CONIO: interview with Christian Miccoli
Conio closed a three-million dollar round of financing in June, and now this fintech startup is rated at over forty million. It will invest the new capital in research and development and in the key sectors related to cryptocurrencies.
What does Conio do?
It is often referred to as “the Italian Coinbase.” It deals with bitcoins and its mission is to make it easy for everyone to buy and sell bitcoins and, above all, to safeguard them. “The custody of digital coins – explains the co founder Christian Miccoli – is a highly sensitive and complex problem for which we have found a very innovative and very secure solution”.
Investors not only have credit in this “solution” founded by Conio but also in the potential of digital currencies and bitcoins and in the validity of the Conio team, which is able to work well in the present and to look to the future with concreteness and vision.
In Italy, Fintechs like Conio are forced to deal with a regulation that, especially in the financial field, “is extremely heavy and – points out Miccoli – requires very specialized skills as well as having special needs that can’t always be met immediately”. One way to give an answer and face the complicated Italian context is the collaboration between startups. That’s why Conio joined the Fintech District community: “For us it’s a good opportunity to connect to the rest of the ecosystem”.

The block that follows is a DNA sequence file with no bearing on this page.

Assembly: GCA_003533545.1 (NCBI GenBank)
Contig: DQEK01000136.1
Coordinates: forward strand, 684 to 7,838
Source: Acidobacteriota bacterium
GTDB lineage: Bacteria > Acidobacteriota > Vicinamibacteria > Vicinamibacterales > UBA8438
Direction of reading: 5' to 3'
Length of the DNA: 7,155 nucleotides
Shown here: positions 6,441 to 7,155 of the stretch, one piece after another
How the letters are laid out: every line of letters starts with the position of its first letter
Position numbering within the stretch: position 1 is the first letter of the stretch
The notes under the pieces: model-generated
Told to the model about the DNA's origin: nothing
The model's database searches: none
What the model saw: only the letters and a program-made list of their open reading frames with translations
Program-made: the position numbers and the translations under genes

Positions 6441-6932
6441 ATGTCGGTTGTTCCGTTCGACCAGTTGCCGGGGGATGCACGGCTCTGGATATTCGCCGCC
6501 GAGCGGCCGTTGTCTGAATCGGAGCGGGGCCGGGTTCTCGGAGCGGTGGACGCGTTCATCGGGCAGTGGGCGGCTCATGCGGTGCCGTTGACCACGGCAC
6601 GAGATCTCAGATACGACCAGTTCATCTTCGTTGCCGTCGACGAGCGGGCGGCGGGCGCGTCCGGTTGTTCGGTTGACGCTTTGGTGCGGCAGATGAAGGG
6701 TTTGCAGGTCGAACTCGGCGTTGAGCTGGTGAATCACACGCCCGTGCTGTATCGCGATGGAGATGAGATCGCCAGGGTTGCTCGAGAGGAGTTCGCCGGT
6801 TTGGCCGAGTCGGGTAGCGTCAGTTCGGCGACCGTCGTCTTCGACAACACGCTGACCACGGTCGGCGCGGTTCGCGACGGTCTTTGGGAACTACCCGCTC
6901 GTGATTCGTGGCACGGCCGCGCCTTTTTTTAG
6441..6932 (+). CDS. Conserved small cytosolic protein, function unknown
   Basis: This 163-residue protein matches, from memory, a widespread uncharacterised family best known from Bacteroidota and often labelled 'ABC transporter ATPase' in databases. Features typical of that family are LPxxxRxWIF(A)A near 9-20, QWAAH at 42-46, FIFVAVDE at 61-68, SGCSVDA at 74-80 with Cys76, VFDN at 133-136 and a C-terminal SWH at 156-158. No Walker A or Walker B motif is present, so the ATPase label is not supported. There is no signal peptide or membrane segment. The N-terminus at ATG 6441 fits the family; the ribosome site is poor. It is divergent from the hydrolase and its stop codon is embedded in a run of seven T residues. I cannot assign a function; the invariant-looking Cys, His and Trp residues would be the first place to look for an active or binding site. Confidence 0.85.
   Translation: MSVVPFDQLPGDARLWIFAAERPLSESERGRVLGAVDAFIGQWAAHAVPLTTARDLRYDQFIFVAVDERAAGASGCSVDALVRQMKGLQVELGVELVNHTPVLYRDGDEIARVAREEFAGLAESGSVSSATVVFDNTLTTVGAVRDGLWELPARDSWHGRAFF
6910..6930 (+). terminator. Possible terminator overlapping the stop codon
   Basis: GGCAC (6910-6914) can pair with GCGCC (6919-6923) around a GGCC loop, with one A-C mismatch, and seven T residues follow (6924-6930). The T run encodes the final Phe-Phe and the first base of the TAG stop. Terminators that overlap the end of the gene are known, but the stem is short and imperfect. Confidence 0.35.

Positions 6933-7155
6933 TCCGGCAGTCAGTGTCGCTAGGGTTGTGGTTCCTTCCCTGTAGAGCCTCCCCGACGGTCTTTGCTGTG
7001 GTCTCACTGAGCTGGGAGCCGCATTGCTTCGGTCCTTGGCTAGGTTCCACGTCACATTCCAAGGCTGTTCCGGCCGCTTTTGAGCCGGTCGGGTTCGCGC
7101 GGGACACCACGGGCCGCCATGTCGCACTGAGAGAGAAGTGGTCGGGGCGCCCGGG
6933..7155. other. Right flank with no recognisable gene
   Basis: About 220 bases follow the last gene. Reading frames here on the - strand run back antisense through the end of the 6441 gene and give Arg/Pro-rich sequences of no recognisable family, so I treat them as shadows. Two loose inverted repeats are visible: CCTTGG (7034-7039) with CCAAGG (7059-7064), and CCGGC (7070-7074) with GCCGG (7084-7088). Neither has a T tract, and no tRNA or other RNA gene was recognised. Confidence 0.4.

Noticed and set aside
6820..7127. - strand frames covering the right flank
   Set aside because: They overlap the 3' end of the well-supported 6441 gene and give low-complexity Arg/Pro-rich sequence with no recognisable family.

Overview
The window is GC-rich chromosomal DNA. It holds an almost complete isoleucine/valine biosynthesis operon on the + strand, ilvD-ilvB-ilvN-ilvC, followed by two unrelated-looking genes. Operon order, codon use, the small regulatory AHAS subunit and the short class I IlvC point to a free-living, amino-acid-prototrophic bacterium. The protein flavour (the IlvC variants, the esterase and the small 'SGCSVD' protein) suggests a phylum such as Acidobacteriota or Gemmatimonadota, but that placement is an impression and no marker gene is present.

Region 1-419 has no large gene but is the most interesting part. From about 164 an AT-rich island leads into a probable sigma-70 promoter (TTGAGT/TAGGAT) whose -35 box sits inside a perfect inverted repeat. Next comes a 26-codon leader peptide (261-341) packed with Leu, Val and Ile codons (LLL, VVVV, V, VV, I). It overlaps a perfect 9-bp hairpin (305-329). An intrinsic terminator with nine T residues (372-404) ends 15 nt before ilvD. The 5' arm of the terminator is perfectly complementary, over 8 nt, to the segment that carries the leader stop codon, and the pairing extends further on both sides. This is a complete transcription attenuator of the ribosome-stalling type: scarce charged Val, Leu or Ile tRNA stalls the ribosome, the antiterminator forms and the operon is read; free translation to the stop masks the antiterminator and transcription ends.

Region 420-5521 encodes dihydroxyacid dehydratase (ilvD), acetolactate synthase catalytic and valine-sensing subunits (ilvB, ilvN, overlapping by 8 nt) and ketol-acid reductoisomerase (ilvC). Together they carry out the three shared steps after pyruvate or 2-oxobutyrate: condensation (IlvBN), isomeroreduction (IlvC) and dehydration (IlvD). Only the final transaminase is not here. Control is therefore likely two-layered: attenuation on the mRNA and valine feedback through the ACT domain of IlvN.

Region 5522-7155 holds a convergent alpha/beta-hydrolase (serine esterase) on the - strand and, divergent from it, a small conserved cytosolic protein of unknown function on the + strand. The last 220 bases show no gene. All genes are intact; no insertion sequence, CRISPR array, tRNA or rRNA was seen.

“In Italy it is very important that so many startups are being developed – continues Miccoli – and that startups are able to collaborate, to share knowledge and skills between them to stimulate each other, support each other and increase the chances of success for all”.
According to Miccoli, Fintechs can make themselves heard by Regulators only if they work together and stick together, “asking for simpler conditions, such as those already present in other countries, for example in UK, Switzerland and Malta”.
Hoping that in Italy the situation will become more favorable for its business, Conio does not hide its intention to operate abroad, throughout Europe. To do so, as Miccoli explains, “we need the Italian legislation to be at the forefront and not create excessive barriers against development”.
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